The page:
Dubai weather suspension stirs up a storm

Players walk up the eighth fairway as strong wind blows sand across the hole during the second round of the Omega Dubai Desert Classic. Picture: Getty Images

Players walk up the eighth fairway as strong wind blows sand across the hole during the second round of the Omega Dubai Desert Classic. Picture: Getty Images

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European Tour officials came under fire from some of the circuit’s leading lights after controversially suspending play in the second round of the Omega Dubai Desert Classic due to high winds at Emirates Golf Club.

Two-time major winner Martin Kaymer led the protests over play initially being halted at 2.25pm local time then called off for the day around an hour later, claiming the players in his side of the draw, including Scott Jamieson, Stephen Gallacher and Paul Lawrie, had been dealt a raw deal.

They’d already played their opening round on Thursday afternoon in a strengthening wind in the UAE, before being sent out in a shamal, fierce northwesterly winds, for their second circuit in the £2.2 million event on Friday morning.

In gusts of up to 31mph, as reported by the Tour’s official weatherman, only four players in that early wave broke 70, including Kaymer, who took to Twitter along with his caddie, Scot Craig Connelly, to vent his frustration over the subsequent decision to halt play at a time when just a handful of the afternoon groups had reached the turn.

By then, at least one tree had been blown over as sandstorms swept across the Majlis Course, but, according to Dane Lucas Bjerregaard, an eight-foot tall board had suffered the same fate in the morning. “You didn’t call it off then,” he pointed out in a tweet directed at the European Tour.

Making the same point, former world No 1 Kaymer, who’d carded a splendid 69 along with Rafa Cabrera Bello while recent SA Open winner Graeme Storm and Scott Hend had gone one better, wrote on the social media site: “Hard to understand the difference between the morning play and now, therefore even more surprised about the decision.”

Former Masters champion Trevor Immelman described the decision as “ridiculous” due to “half the field playing 36 holes in these conditions”, with Connelly, one of the most experienced caddies in the game, agreeing with a claim by Spaniard Pablo Larrazabal that play probably shouldn’t have started in the first place. “They knew the wind was to increase as the day went on,” said Connelly.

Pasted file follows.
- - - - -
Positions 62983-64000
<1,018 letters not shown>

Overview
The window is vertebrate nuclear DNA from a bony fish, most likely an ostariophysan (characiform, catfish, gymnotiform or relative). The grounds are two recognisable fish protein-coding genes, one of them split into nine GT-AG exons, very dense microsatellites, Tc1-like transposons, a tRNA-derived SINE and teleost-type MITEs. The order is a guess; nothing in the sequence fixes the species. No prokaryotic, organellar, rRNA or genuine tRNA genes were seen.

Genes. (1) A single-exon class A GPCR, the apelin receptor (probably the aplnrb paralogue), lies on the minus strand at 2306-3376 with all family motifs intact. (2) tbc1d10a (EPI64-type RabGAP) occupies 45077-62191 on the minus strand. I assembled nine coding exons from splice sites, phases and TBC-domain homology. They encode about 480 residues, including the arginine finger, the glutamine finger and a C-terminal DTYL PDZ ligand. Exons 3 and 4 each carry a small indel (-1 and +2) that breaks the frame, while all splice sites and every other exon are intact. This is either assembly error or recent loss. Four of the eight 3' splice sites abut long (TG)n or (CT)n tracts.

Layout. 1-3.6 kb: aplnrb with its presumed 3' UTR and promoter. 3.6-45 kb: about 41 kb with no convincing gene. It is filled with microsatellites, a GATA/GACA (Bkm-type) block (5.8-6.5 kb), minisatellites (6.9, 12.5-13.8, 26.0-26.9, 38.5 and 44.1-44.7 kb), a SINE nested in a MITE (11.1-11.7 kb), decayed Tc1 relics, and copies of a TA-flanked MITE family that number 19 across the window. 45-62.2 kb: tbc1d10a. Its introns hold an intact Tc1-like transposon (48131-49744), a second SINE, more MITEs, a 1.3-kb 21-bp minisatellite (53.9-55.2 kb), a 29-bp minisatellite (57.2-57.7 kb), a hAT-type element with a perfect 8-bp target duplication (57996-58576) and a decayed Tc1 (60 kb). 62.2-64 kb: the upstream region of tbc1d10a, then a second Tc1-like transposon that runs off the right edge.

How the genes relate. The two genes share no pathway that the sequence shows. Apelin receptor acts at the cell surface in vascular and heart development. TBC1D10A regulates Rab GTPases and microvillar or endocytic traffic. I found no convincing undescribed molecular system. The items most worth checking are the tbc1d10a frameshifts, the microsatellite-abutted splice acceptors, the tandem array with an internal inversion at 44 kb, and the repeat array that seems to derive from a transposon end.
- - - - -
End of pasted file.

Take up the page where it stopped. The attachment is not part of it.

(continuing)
Despite the criticism, tournament director Mike Stewart was adamant the correct decision had been made, saying that spectator safety had been taken into account. “In the early afternoon, we had gusts approaching 36 and beyond,” he said. “The result was that in the last hour of play, we had roofs blown off TV towers. We had balls moving on the greens and one blowing into a bunker. Five trees came down. It was very unsafe and it was unplayable. We brought the players off the golf course in the interests of play and safety to the spectators as well. All going well, we still have a good chance of finishing on time on Sunday afternoon.”

Gallacher highlighted how tricky the conditions had been for the morning starters after he’d battled his way to a one-under 71. “That is one of the hardest rounds I’ve ever played,” said the two-time winner of this event. “You could be made to look like a 10 handicapper out there due to the gusts. You could be standing over the ball and see it get caught by a gust after hitting it and see it come up 40 yards short.

“An example of how tricky it was is that in one three-ball you could have one player hitting a 5-iron and another hitting an 8-iron. I had one six-foot putt that I left a foot short - I’ve never had that in my life. It was tricky right from the start, so anything par or better was a good score.

“It’s the mental challenge that is the toughest part in conditions like that. In fact, my caddie, Ryan McGuigan, said to me: ‘If every day was like that, you’d be working in Tesco rather than being a professional golfer!’”

Gallacher’s gutsy effort moved him to one-under alongside Lawrie (73), the pair sitting a shot behind Jamieson after he matched the Aberdonian’s second-day score. “It was a bit borderline at times as the balls weren’t far off moving on one or two greens,” said Jamieson, who holed a bunker shot at the 11th for one of his four birdies. “I didn’t putt great today, but it’s not easy in these conditions and I maybe didn’t strike the ball as well today.”

Lawrie parred the first 13 holes before his one bogey at the 14th, where a drive he thought was good ended up behind a tree. “One over par in these conditions is a decent effort,” he said. “The wind was all over the place, and you can’t stand still to putt on the greens. They didn’t cut the greens, so that prevented the ball from moving on them, but it’s difficult to get your head round that when you’re used to fast greens here. They are quite slow, and that’s tough because you’re thinking the putts are going to go.”

The three other Scots in the field - David Drysdale, Marc Warren and Richie Ramsay - are among those returning to the course at 7.30am on Saturday morning to resume their rounds. “When it’s sunny and calm,” wrote Lawrie on Twitter as he pointed out the distinct advantage that has been handed to half the field.

Having covered his opening eight holes in three-under to move to nine-under, South African George Coetzee is one ahead of the overnight leader, Sergio Garcia, with another Spaniard, Nacho Elvira, two shots further back in third place.

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